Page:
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Txt, Slang & Chat Language

Essay by   •  October 2, 2011  •  Case Study  •  2,877 Words (12 Pages)  •  1,908 Views

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Slang, Txt


Ch@ Language

That language differs in different geographical locations is a well-known fact, but the phenomenon of chat language has within the last decade grown across borders into a universal style of writing. By abbreviating words we create a new type of language, which does not at first glance seem to be very dependent on grammar. Text-message and chat language exist in various languages around the world, but this paper will focus on chat language and slang deriving from English. Is it the emails or the SMS fault that we today have started talking so informal? Or is it just the fact that we creating a new language with all the slang words that is created almost everyday? We can't blame the younger generation for the language we today speaking. It's not something new. It has actually been used for a long time. Words as dunno, gonna, sorta been used for a century. And the word "coz" been in the Oxford English dictionary since 1828. ( Txtng, Crystal David).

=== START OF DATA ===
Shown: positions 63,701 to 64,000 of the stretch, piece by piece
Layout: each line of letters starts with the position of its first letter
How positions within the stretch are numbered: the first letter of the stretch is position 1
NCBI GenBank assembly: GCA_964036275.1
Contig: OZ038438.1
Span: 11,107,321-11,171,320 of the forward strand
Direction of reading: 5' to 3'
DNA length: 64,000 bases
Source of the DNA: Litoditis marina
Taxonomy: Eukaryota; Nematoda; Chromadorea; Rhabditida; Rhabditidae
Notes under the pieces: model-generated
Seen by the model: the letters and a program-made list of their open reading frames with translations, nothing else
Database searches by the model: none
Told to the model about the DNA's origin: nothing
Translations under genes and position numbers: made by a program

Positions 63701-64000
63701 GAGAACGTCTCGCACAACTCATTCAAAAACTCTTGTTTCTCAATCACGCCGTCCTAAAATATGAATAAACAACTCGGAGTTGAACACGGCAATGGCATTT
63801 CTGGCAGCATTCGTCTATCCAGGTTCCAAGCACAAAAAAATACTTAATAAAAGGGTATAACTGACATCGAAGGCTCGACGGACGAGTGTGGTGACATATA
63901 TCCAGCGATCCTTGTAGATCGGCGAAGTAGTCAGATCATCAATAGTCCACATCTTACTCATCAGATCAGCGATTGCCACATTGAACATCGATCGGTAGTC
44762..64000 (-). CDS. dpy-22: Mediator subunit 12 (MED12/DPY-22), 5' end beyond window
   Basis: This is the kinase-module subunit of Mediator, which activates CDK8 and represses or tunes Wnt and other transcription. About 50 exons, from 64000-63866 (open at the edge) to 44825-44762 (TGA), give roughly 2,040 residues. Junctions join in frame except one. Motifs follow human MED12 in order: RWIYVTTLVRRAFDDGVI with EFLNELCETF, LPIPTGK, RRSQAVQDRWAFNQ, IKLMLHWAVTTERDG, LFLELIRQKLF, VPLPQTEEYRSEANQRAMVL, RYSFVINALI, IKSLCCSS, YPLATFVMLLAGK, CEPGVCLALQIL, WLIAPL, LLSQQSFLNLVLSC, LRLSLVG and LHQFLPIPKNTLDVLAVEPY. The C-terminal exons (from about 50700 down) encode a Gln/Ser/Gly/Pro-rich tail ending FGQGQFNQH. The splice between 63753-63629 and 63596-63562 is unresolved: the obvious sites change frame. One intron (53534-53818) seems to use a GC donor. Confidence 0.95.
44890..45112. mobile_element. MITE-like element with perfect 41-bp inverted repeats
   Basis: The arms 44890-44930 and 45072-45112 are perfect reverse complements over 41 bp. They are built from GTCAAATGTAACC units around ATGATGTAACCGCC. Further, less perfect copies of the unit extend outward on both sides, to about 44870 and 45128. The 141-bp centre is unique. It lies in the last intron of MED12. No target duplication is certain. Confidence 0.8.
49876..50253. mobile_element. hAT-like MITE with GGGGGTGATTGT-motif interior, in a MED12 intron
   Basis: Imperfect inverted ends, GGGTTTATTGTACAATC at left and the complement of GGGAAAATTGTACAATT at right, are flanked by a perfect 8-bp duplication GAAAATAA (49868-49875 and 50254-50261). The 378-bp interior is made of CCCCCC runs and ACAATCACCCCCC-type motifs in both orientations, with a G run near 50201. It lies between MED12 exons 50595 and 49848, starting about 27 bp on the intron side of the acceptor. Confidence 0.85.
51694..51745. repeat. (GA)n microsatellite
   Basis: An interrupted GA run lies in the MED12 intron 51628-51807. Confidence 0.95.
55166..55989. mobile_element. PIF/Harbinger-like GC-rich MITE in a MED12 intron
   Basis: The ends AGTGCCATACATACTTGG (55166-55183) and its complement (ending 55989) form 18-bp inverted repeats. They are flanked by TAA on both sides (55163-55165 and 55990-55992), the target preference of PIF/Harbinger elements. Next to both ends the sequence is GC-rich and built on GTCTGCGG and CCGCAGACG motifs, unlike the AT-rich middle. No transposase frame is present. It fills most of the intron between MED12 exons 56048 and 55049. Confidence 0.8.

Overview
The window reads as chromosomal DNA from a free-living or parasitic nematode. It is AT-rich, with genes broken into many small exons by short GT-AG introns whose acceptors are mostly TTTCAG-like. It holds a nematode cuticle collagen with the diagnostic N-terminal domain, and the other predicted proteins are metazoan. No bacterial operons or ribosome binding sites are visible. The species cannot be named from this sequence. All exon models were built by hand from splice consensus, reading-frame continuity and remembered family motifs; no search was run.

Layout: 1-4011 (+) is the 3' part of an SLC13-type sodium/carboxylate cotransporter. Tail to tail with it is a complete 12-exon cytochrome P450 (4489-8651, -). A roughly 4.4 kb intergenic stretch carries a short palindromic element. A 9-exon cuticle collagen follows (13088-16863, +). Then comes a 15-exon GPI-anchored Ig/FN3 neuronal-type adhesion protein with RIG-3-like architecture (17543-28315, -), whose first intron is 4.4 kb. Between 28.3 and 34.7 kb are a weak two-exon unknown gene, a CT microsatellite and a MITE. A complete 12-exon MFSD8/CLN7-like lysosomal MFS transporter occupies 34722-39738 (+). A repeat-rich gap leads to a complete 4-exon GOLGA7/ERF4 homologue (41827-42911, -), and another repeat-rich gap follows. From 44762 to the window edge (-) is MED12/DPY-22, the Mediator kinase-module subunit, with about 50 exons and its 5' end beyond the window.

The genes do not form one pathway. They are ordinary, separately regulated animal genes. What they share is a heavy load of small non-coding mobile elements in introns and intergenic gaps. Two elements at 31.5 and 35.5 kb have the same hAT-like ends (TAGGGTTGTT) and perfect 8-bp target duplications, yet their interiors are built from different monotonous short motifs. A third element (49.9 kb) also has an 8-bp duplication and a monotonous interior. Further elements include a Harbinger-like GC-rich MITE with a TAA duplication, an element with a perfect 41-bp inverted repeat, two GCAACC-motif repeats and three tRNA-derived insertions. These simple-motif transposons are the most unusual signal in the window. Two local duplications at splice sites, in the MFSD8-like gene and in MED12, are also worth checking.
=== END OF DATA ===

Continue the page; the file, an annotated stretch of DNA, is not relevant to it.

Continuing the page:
Texting has boomed the past years and people feel more comfortable texting then calling. Naomi S. Baron writes in her survey Language of the Internet that

"Sms was developed in Europe, first appearing in the late 1992. The protocol was developed as part of a multinational European effort known as GSM (Group Spécial Mobile) that was constituted to establish a uniform mobile telephone system for Europe."